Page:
After more than 20 years in the industry, Ivana Magovčević-Liebisch had done it all — except build a company from scratch. Then Bruce Booth at Atlas Venture mentioned a couple of TREM2 assets he was trying to snag from Amgen’s old neuroscience pipeline.
“I came in to help them bring the assets in,” Magovčević-Liebisch said. “As we started working together, it became a clear fit… It kind of checked all the boxes.”
On Tuesday, they launched microglia-focused Vigil Neuroscience with a $50 million Series A, 13 staffers and their sights set on the clinic. The round, co-led by Atlas and Northpond Ventures, should be enough to see the startup’s lead monoclonal antibody TREM2 agonist through Phase I, Magovčević-Liebisch said. The other candidate, a small molecule TREM2 agonist, is on its way to an IND.
Hatteras Venture Partners and Alexandria Venture Investments also chipped in on the financing.
While Vigil is keeping quiet about the financial terms of its Amgen deal, Magovčević-Liebisch said Amgen is a shareholder and remains “very interested in these targets.” The CEO didn’t give much information on the first indication, only revealing that it’s a “rare microgliopathy.”
The biotech got its name from the “vigilance of microglia,” Magovčević-Liebisch said. “They are the ones that kind of watch over the health and well-being of the brain and protect against the processes that lead to neurodegeneration.”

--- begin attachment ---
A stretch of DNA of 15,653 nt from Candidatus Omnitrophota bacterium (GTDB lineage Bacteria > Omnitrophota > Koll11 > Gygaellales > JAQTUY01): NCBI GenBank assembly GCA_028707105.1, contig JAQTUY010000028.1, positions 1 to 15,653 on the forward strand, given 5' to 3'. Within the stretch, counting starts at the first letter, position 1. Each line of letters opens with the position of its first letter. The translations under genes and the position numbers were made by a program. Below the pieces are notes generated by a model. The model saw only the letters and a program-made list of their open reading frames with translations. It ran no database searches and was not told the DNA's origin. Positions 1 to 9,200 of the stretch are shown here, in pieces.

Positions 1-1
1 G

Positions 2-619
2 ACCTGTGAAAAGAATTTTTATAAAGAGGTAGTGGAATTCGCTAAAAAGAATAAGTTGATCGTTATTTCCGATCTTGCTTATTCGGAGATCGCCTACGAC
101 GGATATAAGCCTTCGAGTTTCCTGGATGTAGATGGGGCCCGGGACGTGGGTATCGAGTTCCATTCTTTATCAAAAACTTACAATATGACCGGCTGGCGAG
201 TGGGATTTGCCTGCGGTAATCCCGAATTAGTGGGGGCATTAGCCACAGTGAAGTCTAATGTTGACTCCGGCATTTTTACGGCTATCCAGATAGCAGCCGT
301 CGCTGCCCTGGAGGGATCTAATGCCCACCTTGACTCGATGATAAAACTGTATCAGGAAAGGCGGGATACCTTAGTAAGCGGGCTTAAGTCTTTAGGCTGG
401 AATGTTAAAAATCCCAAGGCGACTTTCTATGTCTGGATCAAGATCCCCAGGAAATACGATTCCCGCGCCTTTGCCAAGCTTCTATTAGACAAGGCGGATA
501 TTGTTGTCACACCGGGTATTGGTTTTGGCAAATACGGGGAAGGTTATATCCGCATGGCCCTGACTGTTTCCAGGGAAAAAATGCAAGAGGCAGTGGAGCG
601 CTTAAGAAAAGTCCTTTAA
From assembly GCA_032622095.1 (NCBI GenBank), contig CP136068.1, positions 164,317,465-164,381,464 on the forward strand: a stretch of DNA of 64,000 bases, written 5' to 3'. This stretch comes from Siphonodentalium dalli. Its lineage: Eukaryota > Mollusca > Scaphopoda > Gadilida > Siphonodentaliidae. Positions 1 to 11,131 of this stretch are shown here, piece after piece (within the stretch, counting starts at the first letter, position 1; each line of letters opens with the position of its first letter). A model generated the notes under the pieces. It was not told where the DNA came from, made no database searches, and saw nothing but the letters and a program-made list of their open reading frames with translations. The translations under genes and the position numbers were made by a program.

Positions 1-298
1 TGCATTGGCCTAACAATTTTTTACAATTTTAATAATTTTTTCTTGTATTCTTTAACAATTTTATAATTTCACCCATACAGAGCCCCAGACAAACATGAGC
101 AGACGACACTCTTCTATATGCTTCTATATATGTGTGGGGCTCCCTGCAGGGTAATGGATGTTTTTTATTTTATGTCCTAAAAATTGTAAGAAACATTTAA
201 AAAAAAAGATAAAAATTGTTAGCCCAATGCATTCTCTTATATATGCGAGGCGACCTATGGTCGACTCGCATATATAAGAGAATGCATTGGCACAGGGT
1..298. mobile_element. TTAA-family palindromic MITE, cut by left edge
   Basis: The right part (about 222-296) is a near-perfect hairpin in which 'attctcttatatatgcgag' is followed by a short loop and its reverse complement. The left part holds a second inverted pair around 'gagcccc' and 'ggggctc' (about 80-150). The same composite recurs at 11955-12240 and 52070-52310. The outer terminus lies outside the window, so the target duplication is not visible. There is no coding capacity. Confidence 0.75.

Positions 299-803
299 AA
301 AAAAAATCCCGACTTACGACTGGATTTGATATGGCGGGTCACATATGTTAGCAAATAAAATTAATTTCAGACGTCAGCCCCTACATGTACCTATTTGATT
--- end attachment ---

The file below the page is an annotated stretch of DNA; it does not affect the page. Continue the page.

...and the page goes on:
Many foundational discoveries regarding TREM’s role in the central nervous system trace back to Marco Colonna’s lab at the Washington University School of Medicine. TREM2 is a triggering receptor on Myeloid Cells 2, which mediates microglia response to environmental signals. It serves as a damage sensor, said Colonna, who’s now on Vigil’s scientific advisory board.
“We have identified multiple neurodegenerative diseases with clear evidence of genetically linked microglial dysfunction impacting small and large patient populations. Most of these diseases are severe with limited to no treatment options,” Booth said in a statement.
“We have built Vigil to translate these exciting breakthroughs in basic science and human genetics of microglia into precision-based therapies that will help patients suffering from these devastating diseases,” he continued.
Over the last several years, industry leaders have left or trimmed back programs in neuroscience. And last year, Amgen joined the club. The company cut a majority of its neuroscience research, including the assets acquired by Vigil.
“We’re feeling excited about the potential that microglia biology has in bringing new innovative treatments to patients in need. Our vision is a better tomorrow for people with neurodegenerative diseases,” Magovčević-Liebisch said.